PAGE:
Teaching

The Praxis Program at UVA: DH for Graduate Students

A wonderful resource for grad students interested in learning more about DH is the site for The Praxis Program, a project from the Scholars’ Lab at the University of Virginia Library. Do not miss the “Tutorials” or “Scratchpad” tabs if you (like me) don’t know everything yet. I am still trying to decide which of these tools is best suited to my teaching and research, but Prism is intriguing. As a tool for “crowdsourcing interpretation,” this looks like a great way to encourage collaboration among students and between scholars. I plan to try it out on my introductory class and will post successes and challenges in my lesson. Thanks to the contributors who made this public and available!

As a scholar of Africana and Latin American Studies, I am on the look out for digital humanities projects that address my regional and thematic interests. The UVA Library Scholars’ Lab is undertaking exciting projects in African-American and Latin American history, such as the Falmouth Project. I am following with interest the scholarship of Tamika RichesonCecilia Márquez, and Alex Gil, among others. And there is also “Mapping an Asian American Indie Rock Digital Diaspora,” which technically is not my field of remote knowledge or expertise. But I had to link to it because it’s an excellent presentation of scholarship. I will end this post by lamenting the fact that I could not attend a recent GIS workshop at UVA that promised the “pursuit of mappiness.”

THATCamp JHU 2014

Register by April 10th for THATCamp on The Johns Hopkins University Homewood Campus, Saturday April 12th! We want to address the uses of digital humanities for educators and scholars in the Baltimore area, with an emphasis on Africana and Latin American Studies. Follow our event on Twitter at @THATCampJHU! Free events to take place in historic Gilman Hall from 9 a.m. to 4 p.m.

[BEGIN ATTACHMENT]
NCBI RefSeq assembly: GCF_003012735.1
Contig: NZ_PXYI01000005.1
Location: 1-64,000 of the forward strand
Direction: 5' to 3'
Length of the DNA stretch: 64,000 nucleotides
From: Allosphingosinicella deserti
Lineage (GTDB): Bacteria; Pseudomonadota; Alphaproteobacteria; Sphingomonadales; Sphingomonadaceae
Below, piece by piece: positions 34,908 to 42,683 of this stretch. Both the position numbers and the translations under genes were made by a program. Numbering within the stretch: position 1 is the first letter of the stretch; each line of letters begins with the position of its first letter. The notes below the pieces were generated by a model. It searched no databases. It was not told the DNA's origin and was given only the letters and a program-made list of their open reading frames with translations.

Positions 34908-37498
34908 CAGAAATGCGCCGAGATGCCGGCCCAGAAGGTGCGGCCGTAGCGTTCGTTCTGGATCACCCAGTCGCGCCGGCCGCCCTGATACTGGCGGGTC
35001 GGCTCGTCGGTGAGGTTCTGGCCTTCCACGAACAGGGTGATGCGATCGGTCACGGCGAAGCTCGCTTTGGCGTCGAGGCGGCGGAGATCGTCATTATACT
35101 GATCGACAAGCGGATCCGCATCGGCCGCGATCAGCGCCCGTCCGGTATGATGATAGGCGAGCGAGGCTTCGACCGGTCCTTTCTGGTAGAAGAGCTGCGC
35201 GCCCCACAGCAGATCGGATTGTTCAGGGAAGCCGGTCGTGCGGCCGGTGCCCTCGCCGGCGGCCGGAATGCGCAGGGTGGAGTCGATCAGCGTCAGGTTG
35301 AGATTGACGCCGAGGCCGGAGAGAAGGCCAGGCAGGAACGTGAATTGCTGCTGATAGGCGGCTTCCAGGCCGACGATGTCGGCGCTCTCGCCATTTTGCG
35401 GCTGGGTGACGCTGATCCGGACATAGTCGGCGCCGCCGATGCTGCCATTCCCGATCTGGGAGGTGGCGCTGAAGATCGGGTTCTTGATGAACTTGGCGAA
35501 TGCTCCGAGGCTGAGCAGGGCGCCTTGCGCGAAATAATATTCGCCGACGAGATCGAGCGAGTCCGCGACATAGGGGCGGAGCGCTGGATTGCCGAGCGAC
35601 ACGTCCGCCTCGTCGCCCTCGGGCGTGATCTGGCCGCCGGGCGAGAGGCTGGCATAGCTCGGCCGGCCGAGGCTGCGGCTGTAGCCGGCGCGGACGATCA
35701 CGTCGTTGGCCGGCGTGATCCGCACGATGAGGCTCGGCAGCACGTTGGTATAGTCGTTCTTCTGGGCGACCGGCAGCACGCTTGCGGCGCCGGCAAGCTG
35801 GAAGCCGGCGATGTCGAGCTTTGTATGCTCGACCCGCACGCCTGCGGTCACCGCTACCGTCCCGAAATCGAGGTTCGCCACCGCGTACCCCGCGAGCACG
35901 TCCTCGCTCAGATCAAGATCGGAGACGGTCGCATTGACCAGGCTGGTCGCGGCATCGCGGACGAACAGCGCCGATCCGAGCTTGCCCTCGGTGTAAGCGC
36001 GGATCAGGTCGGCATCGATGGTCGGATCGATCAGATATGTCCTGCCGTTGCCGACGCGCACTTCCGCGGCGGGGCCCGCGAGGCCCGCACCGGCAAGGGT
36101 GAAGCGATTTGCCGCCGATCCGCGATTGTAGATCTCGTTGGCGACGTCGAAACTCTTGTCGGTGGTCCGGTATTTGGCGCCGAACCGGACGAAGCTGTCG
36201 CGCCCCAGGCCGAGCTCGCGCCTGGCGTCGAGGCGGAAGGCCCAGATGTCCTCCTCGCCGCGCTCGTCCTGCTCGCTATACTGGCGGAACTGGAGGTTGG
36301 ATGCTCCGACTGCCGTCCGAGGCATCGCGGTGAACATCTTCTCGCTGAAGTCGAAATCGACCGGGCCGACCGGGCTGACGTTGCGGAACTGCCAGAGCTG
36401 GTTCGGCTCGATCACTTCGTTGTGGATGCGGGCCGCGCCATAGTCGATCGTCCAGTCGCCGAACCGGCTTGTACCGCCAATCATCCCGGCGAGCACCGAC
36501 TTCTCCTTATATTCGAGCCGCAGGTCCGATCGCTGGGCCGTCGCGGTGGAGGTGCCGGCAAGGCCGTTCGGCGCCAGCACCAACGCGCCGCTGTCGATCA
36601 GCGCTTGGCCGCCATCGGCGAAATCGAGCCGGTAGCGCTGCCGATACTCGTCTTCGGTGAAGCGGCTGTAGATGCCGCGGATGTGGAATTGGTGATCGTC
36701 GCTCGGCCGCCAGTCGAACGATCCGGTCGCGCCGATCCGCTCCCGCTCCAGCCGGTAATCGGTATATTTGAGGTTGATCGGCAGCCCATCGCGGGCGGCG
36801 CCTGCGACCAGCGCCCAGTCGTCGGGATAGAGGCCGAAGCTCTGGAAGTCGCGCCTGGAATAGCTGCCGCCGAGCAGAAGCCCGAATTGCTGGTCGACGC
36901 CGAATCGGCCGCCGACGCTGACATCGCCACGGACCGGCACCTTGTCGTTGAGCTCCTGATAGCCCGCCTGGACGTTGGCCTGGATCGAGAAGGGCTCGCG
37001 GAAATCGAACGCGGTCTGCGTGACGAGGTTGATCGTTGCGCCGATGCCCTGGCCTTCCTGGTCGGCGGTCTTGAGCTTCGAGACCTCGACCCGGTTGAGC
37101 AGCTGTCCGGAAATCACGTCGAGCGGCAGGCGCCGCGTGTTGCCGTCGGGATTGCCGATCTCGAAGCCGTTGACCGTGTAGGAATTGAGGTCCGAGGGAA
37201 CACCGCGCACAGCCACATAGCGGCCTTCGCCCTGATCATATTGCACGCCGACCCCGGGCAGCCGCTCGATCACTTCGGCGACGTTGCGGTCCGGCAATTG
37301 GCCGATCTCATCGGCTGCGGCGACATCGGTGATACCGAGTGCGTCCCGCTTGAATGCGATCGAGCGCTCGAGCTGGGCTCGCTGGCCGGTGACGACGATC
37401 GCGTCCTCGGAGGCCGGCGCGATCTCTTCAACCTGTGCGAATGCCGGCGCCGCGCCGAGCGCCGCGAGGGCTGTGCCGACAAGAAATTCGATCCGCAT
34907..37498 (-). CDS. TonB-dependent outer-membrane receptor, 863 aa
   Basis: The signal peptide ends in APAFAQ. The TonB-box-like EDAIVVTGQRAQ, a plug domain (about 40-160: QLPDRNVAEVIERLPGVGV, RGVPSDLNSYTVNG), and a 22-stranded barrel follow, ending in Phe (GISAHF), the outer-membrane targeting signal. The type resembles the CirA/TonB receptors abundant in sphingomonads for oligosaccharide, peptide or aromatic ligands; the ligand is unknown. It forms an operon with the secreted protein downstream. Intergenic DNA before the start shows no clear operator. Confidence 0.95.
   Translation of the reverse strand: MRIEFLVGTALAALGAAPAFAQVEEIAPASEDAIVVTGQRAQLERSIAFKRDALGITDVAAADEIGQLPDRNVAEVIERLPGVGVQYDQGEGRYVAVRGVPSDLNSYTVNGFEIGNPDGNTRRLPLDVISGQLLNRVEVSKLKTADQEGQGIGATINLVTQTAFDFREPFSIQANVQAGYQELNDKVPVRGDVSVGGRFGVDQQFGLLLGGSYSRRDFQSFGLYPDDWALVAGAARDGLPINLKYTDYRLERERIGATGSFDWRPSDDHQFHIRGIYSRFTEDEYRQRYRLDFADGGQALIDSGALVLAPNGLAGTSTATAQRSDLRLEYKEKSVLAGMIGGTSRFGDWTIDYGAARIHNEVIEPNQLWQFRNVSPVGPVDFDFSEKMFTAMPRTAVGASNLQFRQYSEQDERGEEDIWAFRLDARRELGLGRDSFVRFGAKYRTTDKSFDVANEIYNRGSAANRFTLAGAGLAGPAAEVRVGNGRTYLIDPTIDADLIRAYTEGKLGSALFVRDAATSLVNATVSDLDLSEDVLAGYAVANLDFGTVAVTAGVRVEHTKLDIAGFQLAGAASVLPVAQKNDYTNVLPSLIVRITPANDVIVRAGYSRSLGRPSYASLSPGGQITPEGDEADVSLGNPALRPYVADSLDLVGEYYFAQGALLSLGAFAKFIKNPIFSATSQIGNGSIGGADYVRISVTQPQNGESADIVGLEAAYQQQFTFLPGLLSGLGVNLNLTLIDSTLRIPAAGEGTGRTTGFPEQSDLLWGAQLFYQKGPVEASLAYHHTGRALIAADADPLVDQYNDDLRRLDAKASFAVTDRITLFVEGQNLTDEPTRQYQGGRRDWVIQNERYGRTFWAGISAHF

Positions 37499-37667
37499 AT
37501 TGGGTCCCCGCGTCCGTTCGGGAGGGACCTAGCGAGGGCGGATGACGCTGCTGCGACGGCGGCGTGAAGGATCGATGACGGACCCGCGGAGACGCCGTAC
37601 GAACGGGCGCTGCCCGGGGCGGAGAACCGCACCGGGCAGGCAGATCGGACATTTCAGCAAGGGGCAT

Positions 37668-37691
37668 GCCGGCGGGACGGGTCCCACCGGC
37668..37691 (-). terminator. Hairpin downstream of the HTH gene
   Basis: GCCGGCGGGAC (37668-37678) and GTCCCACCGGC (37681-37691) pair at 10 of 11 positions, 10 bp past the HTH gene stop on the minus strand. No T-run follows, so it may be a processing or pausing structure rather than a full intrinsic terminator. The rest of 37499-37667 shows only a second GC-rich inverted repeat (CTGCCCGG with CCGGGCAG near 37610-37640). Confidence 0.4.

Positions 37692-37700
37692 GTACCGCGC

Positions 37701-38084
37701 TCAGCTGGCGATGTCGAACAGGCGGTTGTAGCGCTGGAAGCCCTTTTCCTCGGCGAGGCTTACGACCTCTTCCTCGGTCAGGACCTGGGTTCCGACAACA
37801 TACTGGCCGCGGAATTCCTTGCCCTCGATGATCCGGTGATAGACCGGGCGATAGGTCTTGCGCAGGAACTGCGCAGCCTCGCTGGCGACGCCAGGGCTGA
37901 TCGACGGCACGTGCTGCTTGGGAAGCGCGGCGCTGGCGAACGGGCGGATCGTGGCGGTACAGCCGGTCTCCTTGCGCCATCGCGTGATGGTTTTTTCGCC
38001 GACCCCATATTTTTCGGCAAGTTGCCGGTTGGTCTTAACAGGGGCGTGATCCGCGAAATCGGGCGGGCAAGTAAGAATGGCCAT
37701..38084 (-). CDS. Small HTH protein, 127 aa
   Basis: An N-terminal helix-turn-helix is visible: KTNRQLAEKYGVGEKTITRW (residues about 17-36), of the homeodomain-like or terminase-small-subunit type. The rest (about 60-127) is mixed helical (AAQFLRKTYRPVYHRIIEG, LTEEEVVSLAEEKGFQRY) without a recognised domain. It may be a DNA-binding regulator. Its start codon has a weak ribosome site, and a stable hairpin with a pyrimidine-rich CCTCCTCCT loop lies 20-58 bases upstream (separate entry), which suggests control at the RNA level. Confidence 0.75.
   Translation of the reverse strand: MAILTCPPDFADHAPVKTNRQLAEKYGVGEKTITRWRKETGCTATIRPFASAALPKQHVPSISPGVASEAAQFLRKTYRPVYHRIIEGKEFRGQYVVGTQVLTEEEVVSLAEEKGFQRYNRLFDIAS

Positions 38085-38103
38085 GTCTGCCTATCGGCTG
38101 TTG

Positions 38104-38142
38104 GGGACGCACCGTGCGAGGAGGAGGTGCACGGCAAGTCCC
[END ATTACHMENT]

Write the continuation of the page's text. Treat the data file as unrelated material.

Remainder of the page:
THATCamp poster

Teaching with Podcasts

This semester I assigned a five-minute podcast on gender in Latin American history in my introductory course. I recommend this kind of project as a method for practicing speaking, building argument, getting experience with technology, and encouraging students’ interacting with peers. Students used Audacity, which caused few technological hiccups. The project involved a peer edit based on a rubric for clarity, length, accuracy, and persuasiveness. Though these were broad elements, they elicited useful qualitative comments from student partners during peer grading.

I requested feedback from the students regarding the assignment. One student mentioned that making the podcast immediately preceded an interview and provided preparation and practice for measured, clear speaking. Another student said that peer edits increased the quality of the podcasts; students wished to provide their peers with a good example of their work. For an introductory course, a podcast assignment is useful in conjunction with written essays to help students build distinct skills and communicate with their peers. Here is a site I consulted for instructions about audioblogging/podcasting. I look forward to incorporating more audio elements into my teaching.